SPI is a specific synchronous protocol. It uses separate data-in and data-out lines and a common clock. Select is optional. SPI is very common in microcontrollers due to the simplicity of the hardware implementation. This pre-processor handles most common variations (including 2 phase clocking).
To avoid the ambiguity of choosing a master vs. slave viewpoint, the data lines are often labeled: MISO (Master-In-Slave-Out) and MOSI (Master-Out-Slave-In). The select signal is called Slave Select (SS). Since the data streams use a common clock, enable and field length, their fields share a common timestamp. The pre-processor sends the timestamp and both fields (MOSI and MISO) in each Data Event.
Configuration Options provided by the pre-parser
The pre-processor uses event flags to indicate which events occurred. Multiple flags (in limited combinations) can be set at the same time.
Data flag: 0x80
Data fields contain a data capture. Can be accompanied by a Partial flag and/or a SSEN flag. Will never occur with an End or SSDIS flag.
Partial flag: 0x40
Indicates the captured data is incomplete. It was interrupted before gathering the full specified number of bits (usually by SS going inactive or a timeout). This flag never occurs without a Data flag; It is a modifier to the Data Flag. Your plug-in can decide whether to tag these differently, ignore them or treat them like normal data.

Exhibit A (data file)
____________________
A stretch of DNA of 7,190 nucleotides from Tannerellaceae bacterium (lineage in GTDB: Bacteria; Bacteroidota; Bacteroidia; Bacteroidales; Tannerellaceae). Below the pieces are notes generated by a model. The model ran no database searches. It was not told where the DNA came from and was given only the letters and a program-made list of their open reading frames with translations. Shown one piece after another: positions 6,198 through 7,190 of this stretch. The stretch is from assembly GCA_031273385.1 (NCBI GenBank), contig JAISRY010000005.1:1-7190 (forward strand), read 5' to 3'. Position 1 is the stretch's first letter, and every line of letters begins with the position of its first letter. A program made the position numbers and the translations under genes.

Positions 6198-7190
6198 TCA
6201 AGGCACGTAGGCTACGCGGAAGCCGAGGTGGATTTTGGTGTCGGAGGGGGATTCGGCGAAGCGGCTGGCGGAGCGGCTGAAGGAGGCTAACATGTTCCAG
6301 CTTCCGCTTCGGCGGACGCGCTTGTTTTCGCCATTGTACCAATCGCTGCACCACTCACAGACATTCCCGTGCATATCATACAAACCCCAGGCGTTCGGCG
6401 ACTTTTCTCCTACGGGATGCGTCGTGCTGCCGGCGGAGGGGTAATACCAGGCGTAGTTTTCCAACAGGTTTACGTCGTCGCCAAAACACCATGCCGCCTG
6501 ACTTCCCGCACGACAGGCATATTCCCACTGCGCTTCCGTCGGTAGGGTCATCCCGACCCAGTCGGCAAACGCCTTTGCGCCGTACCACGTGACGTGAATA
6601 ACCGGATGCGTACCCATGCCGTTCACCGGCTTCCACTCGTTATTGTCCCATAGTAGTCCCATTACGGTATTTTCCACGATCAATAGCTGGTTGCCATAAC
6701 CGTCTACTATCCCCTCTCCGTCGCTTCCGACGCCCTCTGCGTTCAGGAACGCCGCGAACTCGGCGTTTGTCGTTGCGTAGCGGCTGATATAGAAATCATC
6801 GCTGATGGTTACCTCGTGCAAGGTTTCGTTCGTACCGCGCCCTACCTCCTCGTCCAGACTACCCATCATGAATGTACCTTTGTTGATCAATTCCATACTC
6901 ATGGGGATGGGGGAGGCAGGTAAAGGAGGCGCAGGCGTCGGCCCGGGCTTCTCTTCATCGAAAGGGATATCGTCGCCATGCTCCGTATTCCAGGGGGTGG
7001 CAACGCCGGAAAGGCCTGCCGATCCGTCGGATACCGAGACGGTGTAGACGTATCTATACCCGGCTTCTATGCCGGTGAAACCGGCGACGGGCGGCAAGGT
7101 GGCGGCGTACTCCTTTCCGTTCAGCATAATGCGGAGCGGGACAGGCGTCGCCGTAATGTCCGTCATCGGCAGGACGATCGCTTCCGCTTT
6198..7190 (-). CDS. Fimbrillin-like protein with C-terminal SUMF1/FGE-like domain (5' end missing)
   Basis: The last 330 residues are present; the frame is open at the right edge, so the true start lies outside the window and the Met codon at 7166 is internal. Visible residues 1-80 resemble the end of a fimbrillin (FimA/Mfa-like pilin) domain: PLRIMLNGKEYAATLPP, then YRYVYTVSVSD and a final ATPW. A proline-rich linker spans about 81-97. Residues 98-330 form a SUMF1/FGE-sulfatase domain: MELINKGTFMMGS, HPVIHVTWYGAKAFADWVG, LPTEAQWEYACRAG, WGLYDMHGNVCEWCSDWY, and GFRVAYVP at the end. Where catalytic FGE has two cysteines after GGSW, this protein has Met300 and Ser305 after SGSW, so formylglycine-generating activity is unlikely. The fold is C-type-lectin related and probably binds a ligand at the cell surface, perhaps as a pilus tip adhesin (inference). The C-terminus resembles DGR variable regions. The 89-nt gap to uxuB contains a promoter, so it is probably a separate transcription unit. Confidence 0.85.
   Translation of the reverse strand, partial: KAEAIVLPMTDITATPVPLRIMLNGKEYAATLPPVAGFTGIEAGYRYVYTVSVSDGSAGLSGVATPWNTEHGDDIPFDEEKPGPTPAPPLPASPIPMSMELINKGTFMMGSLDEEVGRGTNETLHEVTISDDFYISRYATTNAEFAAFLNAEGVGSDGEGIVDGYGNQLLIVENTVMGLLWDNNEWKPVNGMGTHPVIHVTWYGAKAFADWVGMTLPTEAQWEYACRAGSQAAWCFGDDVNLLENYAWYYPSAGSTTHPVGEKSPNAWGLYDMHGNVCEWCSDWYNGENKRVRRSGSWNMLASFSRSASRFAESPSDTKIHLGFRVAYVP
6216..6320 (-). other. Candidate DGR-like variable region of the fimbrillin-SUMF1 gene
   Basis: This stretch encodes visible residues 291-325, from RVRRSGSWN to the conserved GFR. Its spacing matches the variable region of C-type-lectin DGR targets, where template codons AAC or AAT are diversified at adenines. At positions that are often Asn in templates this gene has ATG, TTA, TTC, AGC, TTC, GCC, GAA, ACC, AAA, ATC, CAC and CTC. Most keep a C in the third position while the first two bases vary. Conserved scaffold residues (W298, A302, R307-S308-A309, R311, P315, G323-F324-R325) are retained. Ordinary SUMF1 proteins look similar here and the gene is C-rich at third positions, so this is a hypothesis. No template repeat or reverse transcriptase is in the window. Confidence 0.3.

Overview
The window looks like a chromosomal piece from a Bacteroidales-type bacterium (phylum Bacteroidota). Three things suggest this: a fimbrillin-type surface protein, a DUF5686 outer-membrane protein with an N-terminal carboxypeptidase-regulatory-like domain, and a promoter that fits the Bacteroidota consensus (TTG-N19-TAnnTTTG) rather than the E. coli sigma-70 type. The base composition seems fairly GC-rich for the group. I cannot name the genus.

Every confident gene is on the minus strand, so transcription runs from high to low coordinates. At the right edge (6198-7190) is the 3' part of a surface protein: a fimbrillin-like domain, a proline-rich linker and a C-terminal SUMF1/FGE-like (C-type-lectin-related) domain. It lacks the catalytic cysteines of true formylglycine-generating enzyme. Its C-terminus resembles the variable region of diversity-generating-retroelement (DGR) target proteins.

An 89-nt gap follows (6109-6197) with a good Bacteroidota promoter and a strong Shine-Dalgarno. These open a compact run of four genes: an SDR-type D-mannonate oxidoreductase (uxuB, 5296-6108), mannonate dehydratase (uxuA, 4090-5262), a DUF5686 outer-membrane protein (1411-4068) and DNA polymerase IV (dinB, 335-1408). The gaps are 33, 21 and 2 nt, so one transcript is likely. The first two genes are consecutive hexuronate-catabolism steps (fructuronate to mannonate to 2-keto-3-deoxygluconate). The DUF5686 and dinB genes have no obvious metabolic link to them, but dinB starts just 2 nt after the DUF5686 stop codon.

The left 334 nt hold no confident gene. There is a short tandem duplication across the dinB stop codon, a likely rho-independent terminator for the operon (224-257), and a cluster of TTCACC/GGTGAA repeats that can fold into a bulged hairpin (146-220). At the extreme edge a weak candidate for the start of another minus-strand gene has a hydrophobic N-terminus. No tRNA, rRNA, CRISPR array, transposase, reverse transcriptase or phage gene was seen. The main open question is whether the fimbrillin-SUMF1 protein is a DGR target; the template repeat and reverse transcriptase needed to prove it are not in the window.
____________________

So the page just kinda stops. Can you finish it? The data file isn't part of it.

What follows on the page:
SSEN flag: 0x20
SSEN flag indicates the Slave Select (SS) signal transitioned to the enabled state. SSEN transitions can occur alone or with a Data flag.
SSDIS flag: 0x10
SSDIS flag indicates the Slave Select (SS) signal transitioned to the disabled state. SSDIS transitions can occur alone or with an End flag.
End flag: 0x08
Marks the end time of a field. The data fields are meaningless. Can occur alone or with a SSDIS flag.